Cleombrotus had hardly begun to lead his division against the foe when, before in fact the troops with him were aware of his advance, the cavalry had already come into collision, and that of the Lacedaemonians was speedily worsted. In their flight they became involved with their own heavy infantry; and to make matters worse, the Theban regiments were already attacking vigorously. Still strong evidence exists for supposing that Cleombrotus and his division were, in the first instance, victorious in the battle, if we consider the fact that they could never have picked him up and brought him back alive unless his vanguard had been masters of the situation for the moment.

When, however, Deinon the polemarch and Sphodrias, a member of the king's council, with his son Cleonymus, had fallen, then it was that the cavalry and the polemarch's adjutants, as they are called, with the rest, under pressure of the mass against them, began retreating; and the left wing of the Lacedaemonians, seeing the right borne down in this way, also swerved. Still, in spite of the numbers slain, and broken as they were, as soon as they had crossed the trench which protected their camp in front, they grounded arms on the spot whence they had rushed to battle. This camp, it must be borne in mind, did not lie at all on the level, but was pitched on a somewhat steep incline. At this juncture there were some of the Lacedaemonians who, looking upon such a disaster as intolerable, maintained that they ought to prevent the enemy from erecting a trophy, and try to recover the dead not under a flag of truce but by another battle. The polemarchs, however, seeing that nearly a thousand men of the total Lacedaemonian troops were slain; seeing also that of the seven hundred Spartans themselves who were on the field something like four hundred lay dead; aware, further, of the despondency which reigned among the allies, and the general disinclination on their parts to fight longer (a frame of mind not far removed in some instances from positive satisfaction at what had taken place)--under the circumstances, I say, the polemarchs called a council of the ablest representatives of the shattered army and deliberated as to what should be done. Finally the unanimous opinion was to pick up the dead under a flag of truce, and they sent a herald to treat for terms. The Thebans after that set up a trophy and gave back the bodies under a truce.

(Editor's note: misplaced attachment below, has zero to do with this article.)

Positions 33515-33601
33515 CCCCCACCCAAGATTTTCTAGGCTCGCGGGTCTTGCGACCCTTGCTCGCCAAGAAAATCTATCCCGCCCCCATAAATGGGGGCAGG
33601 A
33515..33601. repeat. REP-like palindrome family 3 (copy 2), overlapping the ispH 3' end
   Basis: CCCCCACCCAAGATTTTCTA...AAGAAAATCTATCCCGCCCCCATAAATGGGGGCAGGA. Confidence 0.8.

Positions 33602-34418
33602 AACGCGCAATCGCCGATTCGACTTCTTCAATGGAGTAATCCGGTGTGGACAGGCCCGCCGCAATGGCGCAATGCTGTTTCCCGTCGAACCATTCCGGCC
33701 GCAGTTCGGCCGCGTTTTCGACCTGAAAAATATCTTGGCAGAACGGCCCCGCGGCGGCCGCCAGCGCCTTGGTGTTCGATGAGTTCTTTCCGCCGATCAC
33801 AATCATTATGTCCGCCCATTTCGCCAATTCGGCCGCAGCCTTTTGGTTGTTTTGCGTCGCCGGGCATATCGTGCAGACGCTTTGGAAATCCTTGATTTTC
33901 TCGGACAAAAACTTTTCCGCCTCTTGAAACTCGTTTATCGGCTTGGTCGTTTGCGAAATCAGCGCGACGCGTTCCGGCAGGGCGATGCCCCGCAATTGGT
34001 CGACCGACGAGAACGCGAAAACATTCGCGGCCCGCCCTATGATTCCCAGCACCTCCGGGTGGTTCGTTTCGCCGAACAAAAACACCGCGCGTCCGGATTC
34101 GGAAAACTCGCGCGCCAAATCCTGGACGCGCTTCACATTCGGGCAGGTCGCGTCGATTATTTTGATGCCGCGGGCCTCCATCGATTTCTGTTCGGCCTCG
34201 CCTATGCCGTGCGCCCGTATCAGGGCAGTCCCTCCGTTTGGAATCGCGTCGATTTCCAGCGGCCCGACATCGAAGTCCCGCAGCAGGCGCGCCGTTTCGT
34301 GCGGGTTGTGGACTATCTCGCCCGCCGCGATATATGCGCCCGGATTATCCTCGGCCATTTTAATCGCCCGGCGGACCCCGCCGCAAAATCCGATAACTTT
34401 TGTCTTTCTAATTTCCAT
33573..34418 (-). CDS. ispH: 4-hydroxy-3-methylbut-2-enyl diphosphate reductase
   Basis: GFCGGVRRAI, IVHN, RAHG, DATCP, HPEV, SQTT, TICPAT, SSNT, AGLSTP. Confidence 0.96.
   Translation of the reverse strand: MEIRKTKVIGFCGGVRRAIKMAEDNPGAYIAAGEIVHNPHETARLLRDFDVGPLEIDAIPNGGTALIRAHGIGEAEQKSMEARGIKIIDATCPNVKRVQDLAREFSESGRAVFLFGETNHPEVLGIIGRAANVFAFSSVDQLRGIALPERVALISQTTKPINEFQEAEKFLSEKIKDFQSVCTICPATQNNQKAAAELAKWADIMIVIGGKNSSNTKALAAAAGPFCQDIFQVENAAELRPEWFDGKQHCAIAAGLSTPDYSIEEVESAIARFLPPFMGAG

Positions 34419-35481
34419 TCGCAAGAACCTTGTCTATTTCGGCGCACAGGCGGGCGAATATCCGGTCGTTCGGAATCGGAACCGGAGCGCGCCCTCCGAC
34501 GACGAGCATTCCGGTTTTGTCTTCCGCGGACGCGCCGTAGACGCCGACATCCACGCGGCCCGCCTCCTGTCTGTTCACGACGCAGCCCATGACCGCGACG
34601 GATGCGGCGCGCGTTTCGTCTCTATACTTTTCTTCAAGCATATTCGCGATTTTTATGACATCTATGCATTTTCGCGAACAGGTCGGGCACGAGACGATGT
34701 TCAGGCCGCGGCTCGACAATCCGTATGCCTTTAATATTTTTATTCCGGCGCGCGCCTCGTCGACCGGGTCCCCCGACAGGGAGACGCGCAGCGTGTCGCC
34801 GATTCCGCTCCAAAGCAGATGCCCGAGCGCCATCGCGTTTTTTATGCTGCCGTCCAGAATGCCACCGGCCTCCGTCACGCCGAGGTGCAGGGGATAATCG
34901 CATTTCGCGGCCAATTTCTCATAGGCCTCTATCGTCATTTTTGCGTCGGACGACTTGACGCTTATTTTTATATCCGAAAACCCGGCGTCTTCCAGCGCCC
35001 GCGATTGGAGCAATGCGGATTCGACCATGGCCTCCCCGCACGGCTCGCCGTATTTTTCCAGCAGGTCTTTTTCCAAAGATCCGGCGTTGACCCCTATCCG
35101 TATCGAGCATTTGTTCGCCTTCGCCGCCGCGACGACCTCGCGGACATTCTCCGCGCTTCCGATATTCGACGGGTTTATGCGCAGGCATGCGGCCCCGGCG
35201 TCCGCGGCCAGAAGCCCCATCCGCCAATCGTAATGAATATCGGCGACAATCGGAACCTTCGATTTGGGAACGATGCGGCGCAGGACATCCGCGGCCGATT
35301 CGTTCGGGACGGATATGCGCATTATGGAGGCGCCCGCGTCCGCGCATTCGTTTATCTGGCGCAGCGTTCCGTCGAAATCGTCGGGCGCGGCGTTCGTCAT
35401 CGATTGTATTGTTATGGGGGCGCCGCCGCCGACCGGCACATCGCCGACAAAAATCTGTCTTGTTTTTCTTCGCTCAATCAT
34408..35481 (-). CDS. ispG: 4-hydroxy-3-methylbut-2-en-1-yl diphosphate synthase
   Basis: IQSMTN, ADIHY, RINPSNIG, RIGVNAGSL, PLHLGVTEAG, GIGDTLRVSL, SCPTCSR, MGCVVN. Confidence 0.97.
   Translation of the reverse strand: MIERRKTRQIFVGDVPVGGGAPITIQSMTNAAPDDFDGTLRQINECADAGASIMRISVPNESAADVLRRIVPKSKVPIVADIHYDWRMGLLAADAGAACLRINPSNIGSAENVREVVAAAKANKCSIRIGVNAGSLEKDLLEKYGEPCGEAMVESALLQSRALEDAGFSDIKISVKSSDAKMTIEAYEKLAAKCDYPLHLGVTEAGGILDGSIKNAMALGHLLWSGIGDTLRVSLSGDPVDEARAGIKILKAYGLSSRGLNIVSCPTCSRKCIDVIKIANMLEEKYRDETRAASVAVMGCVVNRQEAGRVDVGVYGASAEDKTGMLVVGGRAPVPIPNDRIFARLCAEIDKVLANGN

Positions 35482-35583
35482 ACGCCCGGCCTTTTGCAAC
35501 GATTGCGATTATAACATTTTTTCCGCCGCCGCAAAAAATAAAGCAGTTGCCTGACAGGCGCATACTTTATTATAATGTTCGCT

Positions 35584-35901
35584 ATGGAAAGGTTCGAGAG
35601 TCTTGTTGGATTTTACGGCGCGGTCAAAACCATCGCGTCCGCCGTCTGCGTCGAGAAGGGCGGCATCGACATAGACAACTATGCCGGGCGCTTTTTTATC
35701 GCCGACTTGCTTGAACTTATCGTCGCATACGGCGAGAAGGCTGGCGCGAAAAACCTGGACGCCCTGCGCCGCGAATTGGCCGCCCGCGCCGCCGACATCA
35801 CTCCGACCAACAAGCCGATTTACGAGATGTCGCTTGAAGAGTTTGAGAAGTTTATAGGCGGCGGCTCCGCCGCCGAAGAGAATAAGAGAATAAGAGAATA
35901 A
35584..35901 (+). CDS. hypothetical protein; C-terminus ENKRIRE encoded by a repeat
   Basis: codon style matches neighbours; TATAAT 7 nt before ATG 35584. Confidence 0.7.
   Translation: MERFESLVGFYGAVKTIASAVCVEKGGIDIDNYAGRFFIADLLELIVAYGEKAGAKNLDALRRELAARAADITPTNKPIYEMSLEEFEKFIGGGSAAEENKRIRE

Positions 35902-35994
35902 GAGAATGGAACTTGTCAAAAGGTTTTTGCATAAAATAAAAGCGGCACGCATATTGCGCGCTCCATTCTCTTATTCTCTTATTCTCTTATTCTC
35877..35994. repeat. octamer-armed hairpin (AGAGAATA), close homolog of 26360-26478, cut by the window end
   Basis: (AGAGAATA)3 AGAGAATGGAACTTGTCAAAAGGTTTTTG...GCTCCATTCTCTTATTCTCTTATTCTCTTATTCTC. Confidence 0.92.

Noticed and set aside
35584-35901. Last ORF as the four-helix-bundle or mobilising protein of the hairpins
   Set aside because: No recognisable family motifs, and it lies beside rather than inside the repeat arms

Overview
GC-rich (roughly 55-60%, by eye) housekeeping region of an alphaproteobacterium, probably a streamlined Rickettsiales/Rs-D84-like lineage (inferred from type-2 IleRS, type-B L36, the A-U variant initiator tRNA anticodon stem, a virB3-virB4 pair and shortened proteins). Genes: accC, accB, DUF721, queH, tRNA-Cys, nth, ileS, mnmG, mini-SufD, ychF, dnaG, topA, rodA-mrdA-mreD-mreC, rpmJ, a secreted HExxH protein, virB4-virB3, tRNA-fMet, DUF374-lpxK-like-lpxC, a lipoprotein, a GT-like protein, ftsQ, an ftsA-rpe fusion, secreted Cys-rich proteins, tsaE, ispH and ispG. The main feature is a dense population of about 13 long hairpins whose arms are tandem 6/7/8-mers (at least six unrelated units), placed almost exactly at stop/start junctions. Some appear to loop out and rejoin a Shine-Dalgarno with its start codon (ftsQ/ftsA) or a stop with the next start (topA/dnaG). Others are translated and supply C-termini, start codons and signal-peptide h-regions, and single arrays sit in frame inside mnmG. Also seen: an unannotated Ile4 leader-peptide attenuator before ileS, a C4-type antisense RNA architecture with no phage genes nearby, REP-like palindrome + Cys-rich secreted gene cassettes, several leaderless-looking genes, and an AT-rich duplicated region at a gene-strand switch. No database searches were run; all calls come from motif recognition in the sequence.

Hellenica VI §10–15

Diodorus writes (regarding the battle):

54. An aider and abettor of this device was Leandrias the Spartan, who had been exiled from Lacedaemonian and was then a member of the Theban expedition. He was produced in the assembly and declared that there was an ancient saying amongst the Spartans, that they would lose the supremacy when they should be defeated at Leuctra at the hands of the Thebans. Certain local oracle-mongers likewise came up to Epameinondas, saying that the Lacedaemonians were destined to meet with a great disaster by the tomb of the daughters of Leuctrus and Scedasus for the following reasons. Leuctrus was the person for whom this plain was named. His daughters and those of a certain Scedasus as well, being maidens, were violated by some Lacedaemonian ambassadors. The outraged girls, unable to endure their misfortune, called down curses on the country that had sent forth their ravishers and took their lives by their own hands. Many other such occurrences were reported, and when Epameinondas had convened an assembly and exhorted the soldiers by the appropriate pleas to meet the issue, they all shifted their resolutions, rid themselves of their superstition, and with courage in their hearts stood ready for the battle. There came also at this time to aid the Thebans an allied contingent from Thessaly, fifteen hundred infantry, and five hundred horsemen, commanded by Jason. He persuaded both the Boeotians and the Lacedaemonians to make an armistice and so to guard against the caprices of Fortune. When the truce came into effect, Cleombrotus set out with his army from Boeotia, and there came to meet him another large army of Lacedaemonians and their allies under the command of Archidamus, son of Agesilaüs. For the Spartans, seeing the preparedness of the Boeotians, and taking measures to meet their boldness and recklessness in battle, had dispatched the second army to overcome by the superior number of their combatants the daring of the enemy. Once these armies had united, the Lacedaemonians thought it cowardly to fear the valour of the Boeotians. So they disregarded the truce and with high spirits returned to Leuctra. The Boeotians too were ready for the battle and both sides marshalled their forces.